I took this photo during our final mile on the trail.  Over 220 miles hiked and 26 days after we set out into the wilderness near Mt Whitney.  It was so strange hiking in the valley surrounded by thousands of families who had just left their cars 20 minutes ago-especially after seeing so few people over the previous month. They had no idea what we had just gone through and it was hilarious when people asked us where we came from and we told them. I can tell you that the pizza and beer we engulfed at Curry Village (I’ll never call it “half dome village”)after taking those packs off for the final time was probably the best meal of my life...It also made my stomach hurt like no other, but totally worth it.  For anyone considering doing the JMT- any questions you have I’d love to answer to help you with planning or anything like that.  Going back over this adventure with you guys has been super fun and makes me want to get back out there so bad.  Thanks for bearing with me, I shared about 50 of the 2400 photos I took on the journey. It took longer than I expected, but hopefully I inspired at least one person out there to take on that adventure they have been contemplating...you won’t regret it ✌️
I took this photo during our final mile on the trail. Over 220 miles hiked and 26 days after we set out into the wilderness near Mt Whitney. It was so strange hiking in the valley surrounded by thousands of families who had just left their cars 20 minutes ago-especially after seeing so few people over the previous month. They had no idea what we had just gone through and it was hilarious when people asked us where we came from and we told them. I can tell you that the pizza and beer we engulfed at Curry Village (I’ll never call it “half dome village”)after taking those packs off for the final time was probably the best meal of my life...It also made my stomach hurt like no other, but totally worth it. For anyone considering doing the JMT- any questions you have I’d love to answer to help you with planning or anything like that. Going back over this adventure with you guys has been super fun and makes me want to get back out there so bad. Thanks for bearing with me, I shared about 50 of the 2400 photos I took on the journey. It took longer than I expected, but hopefully I inspired at least one person out there to take on that adventure they have been contemplating...you won’t regret it ✌️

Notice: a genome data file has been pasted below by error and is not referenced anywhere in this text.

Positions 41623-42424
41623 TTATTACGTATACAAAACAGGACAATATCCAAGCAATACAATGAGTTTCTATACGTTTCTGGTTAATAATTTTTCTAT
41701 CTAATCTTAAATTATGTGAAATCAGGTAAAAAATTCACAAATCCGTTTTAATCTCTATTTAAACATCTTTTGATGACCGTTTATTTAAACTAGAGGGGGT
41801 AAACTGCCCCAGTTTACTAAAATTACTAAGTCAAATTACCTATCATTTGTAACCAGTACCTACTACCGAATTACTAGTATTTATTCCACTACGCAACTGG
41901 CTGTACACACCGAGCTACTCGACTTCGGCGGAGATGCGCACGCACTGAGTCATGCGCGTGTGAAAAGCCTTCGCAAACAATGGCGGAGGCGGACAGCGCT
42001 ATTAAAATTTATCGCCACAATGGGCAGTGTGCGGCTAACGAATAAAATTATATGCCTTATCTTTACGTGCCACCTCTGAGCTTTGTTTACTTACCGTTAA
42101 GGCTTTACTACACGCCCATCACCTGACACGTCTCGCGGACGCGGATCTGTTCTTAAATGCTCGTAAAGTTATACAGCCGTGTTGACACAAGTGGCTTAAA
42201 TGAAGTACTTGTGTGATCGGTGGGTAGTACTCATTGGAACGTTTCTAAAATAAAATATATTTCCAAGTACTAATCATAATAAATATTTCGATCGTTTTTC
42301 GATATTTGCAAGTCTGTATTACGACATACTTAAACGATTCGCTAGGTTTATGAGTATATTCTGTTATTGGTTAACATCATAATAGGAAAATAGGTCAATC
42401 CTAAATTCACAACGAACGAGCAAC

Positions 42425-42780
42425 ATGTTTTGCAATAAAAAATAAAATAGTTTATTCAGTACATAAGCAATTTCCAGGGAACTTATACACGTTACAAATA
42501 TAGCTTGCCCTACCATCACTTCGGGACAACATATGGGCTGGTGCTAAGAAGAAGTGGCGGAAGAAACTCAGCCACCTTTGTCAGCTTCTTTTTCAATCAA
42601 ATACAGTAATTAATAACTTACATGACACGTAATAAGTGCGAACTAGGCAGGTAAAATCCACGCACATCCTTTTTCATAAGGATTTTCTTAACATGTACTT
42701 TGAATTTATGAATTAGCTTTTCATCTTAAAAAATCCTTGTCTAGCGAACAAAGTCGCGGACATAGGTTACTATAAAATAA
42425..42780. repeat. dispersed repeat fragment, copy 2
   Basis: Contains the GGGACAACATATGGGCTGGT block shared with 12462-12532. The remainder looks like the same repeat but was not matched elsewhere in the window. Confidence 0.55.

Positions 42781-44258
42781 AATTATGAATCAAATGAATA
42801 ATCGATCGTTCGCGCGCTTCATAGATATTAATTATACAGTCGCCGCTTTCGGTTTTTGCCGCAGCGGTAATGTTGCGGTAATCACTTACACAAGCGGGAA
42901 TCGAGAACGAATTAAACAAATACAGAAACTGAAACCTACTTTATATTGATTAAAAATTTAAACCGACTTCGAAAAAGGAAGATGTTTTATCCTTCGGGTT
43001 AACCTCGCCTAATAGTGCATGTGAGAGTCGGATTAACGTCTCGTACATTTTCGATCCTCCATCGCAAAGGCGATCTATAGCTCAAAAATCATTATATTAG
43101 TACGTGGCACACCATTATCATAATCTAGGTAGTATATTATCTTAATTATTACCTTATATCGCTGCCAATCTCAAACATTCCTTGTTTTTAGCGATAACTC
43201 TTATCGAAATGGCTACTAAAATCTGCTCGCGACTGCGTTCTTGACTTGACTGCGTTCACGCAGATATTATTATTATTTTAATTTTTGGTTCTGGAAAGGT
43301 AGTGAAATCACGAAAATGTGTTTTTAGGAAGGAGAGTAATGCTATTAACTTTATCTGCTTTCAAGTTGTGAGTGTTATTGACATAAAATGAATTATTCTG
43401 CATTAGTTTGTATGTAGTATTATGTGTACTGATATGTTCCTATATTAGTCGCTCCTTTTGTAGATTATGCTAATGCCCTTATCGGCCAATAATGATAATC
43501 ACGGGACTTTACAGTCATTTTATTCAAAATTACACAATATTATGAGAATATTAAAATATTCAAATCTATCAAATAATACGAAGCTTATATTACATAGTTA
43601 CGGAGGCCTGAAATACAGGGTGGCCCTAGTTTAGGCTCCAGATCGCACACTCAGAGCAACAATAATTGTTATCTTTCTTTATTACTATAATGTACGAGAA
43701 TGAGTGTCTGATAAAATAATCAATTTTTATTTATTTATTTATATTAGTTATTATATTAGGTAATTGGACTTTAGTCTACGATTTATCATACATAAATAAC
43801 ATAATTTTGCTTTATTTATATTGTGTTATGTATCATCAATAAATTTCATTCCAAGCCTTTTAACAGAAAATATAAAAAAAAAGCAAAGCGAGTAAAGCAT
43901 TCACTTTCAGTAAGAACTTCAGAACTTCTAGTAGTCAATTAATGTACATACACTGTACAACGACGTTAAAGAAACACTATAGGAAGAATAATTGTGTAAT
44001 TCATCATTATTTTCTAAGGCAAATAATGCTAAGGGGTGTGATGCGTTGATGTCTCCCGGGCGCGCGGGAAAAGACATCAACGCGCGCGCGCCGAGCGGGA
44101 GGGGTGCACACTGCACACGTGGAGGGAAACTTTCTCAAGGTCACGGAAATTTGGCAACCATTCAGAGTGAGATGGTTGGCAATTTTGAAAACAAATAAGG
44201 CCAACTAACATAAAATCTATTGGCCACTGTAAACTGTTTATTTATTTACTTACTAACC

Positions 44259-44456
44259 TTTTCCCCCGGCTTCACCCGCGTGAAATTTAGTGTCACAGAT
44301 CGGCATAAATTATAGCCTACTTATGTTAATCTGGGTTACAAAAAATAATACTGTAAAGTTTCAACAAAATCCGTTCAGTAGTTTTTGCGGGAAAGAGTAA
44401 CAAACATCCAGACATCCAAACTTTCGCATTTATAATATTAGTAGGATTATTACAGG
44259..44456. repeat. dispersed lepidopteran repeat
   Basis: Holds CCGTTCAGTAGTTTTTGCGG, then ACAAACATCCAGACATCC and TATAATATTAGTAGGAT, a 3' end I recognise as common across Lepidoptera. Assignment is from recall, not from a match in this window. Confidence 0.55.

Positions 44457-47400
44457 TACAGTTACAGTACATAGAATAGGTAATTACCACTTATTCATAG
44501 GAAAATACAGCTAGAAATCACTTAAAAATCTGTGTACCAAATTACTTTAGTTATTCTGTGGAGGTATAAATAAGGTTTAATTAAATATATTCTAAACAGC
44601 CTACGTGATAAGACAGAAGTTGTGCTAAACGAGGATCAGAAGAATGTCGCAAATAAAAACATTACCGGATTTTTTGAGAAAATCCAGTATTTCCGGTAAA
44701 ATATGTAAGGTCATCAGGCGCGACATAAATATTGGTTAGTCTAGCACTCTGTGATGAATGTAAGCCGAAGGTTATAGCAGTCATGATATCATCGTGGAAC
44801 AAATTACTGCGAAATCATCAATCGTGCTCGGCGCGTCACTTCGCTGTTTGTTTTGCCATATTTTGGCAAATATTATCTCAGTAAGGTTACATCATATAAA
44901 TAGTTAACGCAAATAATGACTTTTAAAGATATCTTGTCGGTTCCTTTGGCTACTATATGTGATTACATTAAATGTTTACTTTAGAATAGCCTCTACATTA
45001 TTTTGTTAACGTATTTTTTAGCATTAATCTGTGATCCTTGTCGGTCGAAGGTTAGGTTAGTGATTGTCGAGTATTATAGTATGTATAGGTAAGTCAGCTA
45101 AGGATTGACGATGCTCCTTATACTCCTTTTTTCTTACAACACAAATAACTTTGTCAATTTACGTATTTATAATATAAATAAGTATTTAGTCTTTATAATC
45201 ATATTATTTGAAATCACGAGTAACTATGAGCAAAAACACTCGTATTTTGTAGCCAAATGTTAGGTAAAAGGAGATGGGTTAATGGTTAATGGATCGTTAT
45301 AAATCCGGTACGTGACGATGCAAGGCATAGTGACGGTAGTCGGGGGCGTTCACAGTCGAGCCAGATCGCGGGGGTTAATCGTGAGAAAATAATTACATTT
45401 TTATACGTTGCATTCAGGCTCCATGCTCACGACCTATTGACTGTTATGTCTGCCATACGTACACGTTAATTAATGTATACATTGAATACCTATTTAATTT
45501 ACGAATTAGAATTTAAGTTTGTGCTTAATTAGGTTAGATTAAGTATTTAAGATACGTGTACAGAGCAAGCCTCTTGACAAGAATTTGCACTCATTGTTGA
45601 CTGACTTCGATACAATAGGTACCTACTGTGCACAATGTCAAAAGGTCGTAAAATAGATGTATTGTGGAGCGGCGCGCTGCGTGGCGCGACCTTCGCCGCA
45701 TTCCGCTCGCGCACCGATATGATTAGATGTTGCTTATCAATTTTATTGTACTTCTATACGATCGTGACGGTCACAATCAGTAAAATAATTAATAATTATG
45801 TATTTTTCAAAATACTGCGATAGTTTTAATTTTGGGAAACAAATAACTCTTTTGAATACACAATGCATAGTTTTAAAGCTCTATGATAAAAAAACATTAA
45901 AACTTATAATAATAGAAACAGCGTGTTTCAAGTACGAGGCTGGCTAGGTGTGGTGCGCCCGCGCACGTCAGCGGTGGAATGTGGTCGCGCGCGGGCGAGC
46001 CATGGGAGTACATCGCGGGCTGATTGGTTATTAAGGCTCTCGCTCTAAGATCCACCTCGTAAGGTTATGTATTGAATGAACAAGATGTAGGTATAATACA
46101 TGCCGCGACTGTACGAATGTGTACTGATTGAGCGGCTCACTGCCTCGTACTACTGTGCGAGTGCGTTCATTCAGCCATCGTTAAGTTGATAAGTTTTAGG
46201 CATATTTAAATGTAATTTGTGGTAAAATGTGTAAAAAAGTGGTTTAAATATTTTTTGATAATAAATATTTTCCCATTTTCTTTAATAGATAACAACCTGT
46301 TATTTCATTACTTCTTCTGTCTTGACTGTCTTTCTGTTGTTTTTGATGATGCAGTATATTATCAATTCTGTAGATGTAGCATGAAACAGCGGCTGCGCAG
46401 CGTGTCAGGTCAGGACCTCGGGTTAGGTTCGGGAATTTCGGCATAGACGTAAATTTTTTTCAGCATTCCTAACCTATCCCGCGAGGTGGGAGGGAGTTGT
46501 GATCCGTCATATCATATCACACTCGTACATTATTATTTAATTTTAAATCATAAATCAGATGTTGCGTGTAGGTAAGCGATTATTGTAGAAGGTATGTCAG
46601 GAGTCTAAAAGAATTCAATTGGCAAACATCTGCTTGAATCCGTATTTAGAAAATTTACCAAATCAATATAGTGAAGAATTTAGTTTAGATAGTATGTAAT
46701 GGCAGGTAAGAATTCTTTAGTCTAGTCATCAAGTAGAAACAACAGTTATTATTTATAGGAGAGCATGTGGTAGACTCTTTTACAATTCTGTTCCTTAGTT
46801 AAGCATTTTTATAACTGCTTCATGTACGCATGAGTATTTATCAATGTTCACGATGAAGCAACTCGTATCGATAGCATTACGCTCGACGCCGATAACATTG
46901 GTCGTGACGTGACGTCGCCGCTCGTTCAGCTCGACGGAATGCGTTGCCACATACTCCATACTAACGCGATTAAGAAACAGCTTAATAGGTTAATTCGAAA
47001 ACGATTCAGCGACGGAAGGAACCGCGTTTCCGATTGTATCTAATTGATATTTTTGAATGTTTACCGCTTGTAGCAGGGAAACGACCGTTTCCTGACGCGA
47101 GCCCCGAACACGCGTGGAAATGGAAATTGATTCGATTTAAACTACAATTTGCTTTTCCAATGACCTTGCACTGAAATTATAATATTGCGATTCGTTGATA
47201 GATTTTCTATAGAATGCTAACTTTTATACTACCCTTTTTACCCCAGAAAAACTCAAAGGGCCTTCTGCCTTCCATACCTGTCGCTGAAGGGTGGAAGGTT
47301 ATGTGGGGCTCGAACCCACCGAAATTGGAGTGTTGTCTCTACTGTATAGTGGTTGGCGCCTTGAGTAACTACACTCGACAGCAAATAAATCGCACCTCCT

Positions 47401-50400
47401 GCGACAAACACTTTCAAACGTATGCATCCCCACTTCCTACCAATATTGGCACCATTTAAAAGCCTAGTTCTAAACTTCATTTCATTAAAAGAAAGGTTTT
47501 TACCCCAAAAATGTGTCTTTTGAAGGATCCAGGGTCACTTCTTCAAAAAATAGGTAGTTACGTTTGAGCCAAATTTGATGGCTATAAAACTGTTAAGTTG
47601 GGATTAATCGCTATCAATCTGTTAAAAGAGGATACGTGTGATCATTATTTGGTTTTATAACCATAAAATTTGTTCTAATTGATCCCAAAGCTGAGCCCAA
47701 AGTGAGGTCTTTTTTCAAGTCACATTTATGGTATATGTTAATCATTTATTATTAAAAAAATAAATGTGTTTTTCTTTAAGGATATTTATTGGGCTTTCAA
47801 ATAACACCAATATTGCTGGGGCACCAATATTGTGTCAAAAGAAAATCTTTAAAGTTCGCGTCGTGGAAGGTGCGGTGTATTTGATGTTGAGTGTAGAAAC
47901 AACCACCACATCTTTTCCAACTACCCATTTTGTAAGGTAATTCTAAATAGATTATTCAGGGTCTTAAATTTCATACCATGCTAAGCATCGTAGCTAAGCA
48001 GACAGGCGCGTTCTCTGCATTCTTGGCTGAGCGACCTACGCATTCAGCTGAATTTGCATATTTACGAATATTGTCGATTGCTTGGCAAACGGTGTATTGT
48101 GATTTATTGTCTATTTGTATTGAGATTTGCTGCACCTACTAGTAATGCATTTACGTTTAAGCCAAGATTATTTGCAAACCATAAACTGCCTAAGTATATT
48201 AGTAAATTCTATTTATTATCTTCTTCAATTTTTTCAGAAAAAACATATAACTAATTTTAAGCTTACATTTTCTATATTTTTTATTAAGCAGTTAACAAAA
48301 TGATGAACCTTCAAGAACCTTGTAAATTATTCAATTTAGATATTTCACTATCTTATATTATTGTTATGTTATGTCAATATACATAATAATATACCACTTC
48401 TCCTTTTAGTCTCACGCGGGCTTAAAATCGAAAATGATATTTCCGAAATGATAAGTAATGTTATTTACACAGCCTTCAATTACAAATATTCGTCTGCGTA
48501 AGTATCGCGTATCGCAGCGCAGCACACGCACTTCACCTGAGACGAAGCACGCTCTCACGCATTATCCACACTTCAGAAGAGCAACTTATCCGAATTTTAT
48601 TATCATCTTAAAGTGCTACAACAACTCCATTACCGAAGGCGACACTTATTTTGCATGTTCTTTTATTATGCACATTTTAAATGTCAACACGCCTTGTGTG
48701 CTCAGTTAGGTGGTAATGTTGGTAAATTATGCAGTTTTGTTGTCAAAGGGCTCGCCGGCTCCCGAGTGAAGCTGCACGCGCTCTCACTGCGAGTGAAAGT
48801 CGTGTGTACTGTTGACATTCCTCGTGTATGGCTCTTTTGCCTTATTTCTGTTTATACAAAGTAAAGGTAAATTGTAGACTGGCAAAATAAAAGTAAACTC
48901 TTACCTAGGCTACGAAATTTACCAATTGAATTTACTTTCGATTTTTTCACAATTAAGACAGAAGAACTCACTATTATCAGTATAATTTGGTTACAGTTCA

Trying to finally finish out this series, but here are a few more from Half Dome that last day on the JMT:

1.There’s no feeling quite like looking over the edge of The Visor.  It’s over  4,000 vertical feet to the valley below. As you can see the smoke from nearby wildfires was really starting to fill into the valley by mid afternoon.

2.Another look at the cables from the bottom.  Summer traffic on the cables can get pretty bad, but be patient and enjoy the view.

3.Me cresting the top of the cable route after a long wait.  After you’ve spent a month in the wilderness you really don’t care about being a kook 😂
Trying to finally finish out this series, but here are a few more from Half Dome that last day on the JMT: 1.There’s no feeling quite like looking over the edge of The Visor. It’s over 4,000 vertical feet to the valley below. As you can see the smoke from nearby wildfires was really starting to fill into the valley by mid afternoon. 2.Another look at the cables from the bottom. Summer traffic on the cables can get pretty bad, but be patient and enjoy the view. 3.Me cresting the top of the cable route after a long wait. After you’ve spent a month in the wilderness you really don’t care about being a kook 😂